on trying to find friends

Camicao writes a good post about the difficulties of finding friends once you're out of graduate school. I know I've touched on this topic myself several times in the past year, but it's definitely been on my mind lately. His post focuses on the issue of boundaries: (how) do you form friendships with people across the tenure line? with students? with staff?

In general, I'm a big believer in social boundaries. And I think most junior faculty, and anyone new in a job, would do well to avoid crossing most of those category lines until they have been at a new institution for at least 6-12 months. It can take that long to really understand the culture of a new place, and to learn who you can really trust. There are some departments where faculty and graduate students routinely play basketball together, socialize at parties, and even form romantic relationships. There are some where the slightest appearance of faculty-student friendship would be cause for gossip. You are in the fishbowl during your first year at a new place -- everyone really is watching you. And yet, you are new in town and probably desperate for some social contact. It's a really tough situation.

And now 8 years later, it's easier in some ways (I'm not under the threat of tenure any more, and I know who of my colleagues are paranoid, who are the gossips, and who are OK) -- but the basic problem of finding friends -- real friends -- remains. Part of this is my own fault -- I don't attend church, I can't muster enough idealism to get involved in political campaigns in this Red state, and when pressed to think of a hobby that would somehow introduce me to people, I really can't come up with much. I have met people at the gym, and at yoga, though those are just casual "say hi" acquaintances.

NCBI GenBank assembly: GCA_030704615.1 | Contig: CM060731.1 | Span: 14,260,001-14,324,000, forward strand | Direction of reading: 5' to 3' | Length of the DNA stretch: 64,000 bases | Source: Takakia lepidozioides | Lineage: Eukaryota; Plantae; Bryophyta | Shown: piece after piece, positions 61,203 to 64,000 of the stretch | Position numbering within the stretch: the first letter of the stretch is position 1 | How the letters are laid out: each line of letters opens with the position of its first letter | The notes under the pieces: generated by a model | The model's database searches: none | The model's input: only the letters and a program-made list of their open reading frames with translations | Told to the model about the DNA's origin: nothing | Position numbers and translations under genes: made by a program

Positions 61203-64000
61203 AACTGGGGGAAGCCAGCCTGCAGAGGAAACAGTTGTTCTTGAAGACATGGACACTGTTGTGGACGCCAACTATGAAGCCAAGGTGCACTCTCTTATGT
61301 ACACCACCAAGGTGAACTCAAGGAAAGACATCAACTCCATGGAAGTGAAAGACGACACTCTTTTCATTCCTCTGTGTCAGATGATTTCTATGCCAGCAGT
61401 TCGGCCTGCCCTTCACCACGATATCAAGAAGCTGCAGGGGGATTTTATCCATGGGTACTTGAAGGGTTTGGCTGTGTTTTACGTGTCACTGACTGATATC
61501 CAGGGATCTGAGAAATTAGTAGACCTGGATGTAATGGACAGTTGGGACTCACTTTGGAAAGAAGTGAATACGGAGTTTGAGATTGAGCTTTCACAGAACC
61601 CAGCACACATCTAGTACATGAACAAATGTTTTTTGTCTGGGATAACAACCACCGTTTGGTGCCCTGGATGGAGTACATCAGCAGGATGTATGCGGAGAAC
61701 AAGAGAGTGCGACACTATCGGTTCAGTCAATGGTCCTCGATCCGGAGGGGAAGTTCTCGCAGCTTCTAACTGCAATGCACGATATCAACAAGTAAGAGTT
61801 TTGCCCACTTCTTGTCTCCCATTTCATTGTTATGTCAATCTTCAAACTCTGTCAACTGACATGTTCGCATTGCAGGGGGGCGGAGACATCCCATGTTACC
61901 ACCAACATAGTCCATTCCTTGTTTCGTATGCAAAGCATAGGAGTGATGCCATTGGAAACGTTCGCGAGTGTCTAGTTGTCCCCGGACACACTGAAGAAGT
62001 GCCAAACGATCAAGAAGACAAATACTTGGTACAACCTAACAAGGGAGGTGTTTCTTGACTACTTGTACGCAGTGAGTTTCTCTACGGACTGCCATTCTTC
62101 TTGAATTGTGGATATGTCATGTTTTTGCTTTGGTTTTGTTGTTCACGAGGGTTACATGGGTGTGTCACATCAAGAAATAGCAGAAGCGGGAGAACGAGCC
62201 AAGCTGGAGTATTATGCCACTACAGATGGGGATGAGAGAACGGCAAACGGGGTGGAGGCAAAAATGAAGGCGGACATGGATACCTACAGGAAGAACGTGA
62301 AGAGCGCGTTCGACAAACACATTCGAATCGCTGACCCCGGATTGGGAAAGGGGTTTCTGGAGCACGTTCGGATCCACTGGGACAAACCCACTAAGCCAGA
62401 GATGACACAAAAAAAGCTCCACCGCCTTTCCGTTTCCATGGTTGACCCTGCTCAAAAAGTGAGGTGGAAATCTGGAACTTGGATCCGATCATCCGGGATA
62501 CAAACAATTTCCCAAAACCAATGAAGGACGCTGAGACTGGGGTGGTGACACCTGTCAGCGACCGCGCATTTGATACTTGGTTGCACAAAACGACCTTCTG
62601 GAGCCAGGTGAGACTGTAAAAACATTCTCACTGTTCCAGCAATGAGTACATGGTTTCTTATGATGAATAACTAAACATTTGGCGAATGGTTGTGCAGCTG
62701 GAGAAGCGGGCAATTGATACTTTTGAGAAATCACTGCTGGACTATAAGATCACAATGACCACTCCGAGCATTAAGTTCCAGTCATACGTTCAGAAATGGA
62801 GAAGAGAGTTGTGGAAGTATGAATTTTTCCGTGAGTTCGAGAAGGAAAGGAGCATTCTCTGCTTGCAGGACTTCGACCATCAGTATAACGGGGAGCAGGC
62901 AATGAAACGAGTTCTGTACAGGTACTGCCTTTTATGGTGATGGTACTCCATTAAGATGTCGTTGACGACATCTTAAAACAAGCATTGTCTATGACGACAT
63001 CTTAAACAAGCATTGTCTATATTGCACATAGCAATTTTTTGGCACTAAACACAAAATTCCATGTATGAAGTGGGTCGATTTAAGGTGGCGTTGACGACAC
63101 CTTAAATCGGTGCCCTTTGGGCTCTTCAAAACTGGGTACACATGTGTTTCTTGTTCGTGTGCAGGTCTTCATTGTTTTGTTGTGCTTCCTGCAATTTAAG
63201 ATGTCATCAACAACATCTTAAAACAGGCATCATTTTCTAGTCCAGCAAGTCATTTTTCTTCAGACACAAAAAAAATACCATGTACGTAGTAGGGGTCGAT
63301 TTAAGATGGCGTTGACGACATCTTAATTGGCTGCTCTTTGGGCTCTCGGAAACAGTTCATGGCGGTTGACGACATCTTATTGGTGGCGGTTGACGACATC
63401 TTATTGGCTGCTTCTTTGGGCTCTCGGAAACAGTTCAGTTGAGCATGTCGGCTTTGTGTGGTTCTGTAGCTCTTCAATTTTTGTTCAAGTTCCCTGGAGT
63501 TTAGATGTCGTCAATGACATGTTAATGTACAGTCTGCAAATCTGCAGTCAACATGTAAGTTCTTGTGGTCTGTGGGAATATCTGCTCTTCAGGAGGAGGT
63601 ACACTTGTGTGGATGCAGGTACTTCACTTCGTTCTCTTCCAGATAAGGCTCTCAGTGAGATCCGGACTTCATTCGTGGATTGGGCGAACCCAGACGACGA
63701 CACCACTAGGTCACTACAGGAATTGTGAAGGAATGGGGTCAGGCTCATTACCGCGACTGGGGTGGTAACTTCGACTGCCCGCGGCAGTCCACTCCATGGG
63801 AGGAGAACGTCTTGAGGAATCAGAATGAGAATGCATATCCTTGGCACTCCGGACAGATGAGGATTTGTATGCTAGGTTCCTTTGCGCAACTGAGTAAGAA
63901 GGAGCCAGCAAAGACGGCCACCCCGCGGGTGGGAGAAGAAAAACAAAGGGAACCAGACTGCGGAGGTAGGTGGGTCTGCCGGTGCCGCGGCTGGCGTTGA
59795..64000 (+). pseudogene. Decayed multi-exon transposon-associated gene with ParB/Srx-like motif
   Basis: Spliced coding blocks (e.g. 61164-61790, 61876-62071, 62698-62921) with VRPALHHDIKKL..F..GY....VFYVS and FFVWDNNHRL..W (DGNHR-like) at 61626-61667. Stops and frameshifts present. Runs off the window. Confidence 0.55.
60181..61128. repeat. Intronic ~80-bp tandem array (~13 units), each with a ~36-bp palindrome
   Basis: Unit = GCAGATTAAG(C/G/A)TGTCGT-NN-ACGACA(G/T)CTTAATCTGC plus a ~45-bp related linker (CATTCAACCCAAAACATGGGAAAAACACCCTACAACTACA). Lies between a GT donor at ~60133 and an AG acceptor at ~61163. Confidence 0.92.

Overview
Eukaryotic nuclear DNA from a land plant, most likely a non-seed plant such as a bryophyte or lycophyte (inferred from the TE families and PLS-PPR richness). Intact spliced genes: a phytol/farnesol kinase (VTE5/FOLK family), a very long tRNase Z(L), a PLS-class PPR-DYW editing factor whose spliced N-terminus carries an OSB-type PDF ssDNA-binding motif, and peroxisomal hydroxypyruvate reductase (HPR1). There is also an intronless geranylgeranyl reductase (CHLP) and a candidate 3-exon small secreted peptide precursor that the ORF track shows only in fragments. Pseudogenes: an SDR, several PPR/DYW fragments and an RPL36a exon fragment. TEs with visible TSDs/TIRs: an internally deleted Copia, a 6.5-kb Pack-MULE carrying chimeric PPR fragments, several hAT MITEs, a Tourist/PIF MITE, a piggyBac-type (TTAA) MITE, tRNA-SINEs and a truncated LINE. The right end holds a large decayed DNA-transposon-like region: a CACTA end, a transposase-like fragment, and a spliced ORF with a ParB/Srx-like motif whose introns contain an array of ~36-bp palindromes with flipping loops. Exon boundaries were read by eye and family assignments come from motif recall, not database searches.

Two of the best friends I've made since living here required me to loosen my own sense of propriety and boundaries. Because many of our students are working adults, they are often my age or older. A couple of these former students and I have, once they are no longer in my class or potentially in my class (i.e., graduated, or they were never in our dept to begin with -- I teach several non-specialist courses) carefully negotiated the shift from student-teacher to friends. It doesn't always work out, but when it has we've been able to get past the institutional hierarchy that once existed. But that was a risky-feeling step for me as a junior person, one taken only very carefully. My friend M is now one of my best friends. The sad part is that he and his partner moved away a couple years ago, so now he's another long-distance telephone friend. I have several of those -- it's harder to find someone you'd want to share a meal with, or go see a movie with.

I've never wanted to become close friends with any of my colleagues -- my awareness of that professional relationship prohibits the kind of trust and sharing that is part of a real friendship for me. I'm friendly with some of them, sure -- but our friendship won't ever get to a very deep level. Even the best of them share a lot of things with other people (gossip is an academic vice I think) and that makes me feel cautious.

And, as adults, it can feel very risky when you try to meet new people, or try to move a casual acquaintance to a new level. The dog park where I take our dogs to run every evening serves for me like the neighborhood bar -- if you feel like chatting with the other regulars, you can, but you don't have to have any very involved relationship with anybody. Plus, there are always the dogs to talk about. Recently, two different people at the dog park made overtures of friendship, suggesting that we arrange to get together sometime for coffee or a meal. I responded enthusiastically in both cases -- surprised at one, but not at the other. And yet, nothing has come of it. Maybe we're all just too busy. Maybe they had second thoughts. Maybe we're concerned about what would happen to the easy casual chitchat at the park if we tried to have a more sustained conversation and it didn't work.

The only consolation is that everyone I know who is in my age bracket (30s/40s) and who doesn't have kids feels the same way. It's hard to meet people who you'd want to be friends with, and who have the time or energy to be friends. Because, quite frankly, my own time and energy are pretty limited -- which tends to cut off potential friendships before they can happen. College is easy because you have a lot of hanging around time. Even graduate school involved long coffeeshop hours etc. Who has that kind of time these days?